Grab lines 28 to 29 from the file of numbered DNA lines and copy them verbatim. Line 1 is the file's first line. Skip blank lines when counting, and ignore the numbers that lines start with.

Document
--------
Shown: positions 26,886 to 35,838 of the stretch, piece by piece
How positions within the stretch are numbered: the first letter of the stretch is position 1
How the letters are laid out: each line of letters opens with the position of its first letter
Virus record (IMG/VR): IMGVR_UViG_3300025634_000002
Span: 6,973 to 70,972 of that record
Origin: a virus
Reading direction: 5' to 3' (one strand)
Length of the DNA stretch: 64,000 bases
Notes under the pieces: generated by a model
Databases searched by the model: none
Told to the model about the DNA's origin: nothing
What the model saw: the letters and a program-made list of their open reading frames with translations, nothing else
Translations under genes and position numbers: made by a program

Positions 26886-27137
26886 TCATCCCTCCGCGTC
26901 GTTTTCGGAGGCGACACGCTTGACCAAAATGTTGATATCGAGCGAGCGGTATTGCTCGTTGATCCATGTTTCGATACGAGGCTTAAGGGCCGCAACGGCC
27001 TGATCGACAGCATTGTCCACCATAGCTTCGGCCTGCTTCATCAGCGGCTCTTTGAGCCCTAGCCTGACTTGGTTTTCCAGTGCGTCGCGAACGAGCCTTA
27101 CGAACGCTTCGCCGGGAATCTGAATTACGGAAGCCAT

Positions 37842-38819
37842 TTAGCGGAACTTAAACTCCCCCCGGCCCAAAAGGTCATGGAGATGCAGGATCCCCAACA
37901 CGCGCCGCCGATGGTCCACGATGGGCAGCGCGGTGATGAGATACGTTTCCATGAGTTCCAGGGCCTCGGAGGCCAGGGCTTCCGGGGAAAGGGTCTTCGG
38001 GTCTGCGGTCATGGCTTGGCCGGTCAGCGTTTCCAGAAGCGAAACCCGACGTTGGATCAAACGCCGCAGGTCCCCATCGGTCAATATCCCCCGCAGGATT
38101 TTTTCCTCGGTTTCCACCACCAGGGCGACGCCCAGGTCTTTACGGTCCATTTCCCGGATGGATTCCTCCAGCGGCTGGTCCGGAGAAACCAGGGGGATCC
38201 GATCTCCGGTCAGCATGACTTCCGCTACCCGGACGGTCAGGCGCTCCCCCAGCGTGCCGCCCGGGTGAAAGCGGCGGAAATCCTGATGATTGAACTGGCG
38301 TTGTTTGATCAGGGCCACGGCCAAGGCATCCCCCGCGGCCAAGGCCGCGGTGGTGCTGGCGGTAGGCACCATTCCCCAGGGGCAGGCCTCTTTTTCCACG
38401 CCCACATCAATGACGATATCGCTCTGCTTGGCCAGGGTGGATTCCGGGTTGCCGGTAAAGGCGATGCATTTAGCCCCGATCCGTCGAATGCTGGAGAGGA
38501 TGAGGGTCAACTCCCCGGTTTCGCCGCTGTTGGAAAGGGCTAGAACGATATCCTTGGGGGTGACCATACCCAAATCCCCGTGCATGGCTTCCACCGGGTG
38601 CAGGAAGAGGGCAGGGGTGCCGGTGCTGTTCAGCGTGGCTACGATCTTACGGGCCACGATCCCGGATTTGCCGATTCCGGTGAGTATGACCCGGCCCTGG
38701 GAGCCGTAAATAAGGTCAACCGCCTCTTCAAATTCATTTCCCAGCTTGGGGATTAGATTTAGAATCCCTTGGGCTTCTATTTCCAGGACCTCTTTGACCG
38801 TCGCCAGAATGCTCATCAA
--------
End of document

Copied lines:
38601 CAGGAAGAGGGCAGGGGTGCCGGTGCTGTTCAGCGTGGCTACGATCTTACGGGCCACGATCCCGGATTTGCCGATTCCGGTGAGTATGACCCGGCCCTGG
38701 GAGCCGTAAATAAGGTCAACCGCCTCTTCAAATTCATTTCCCAGCTTGGGGATTAGATTTAGAATCCCTTGGGCTTCTATTTCCAGGACCTCTTTGACCG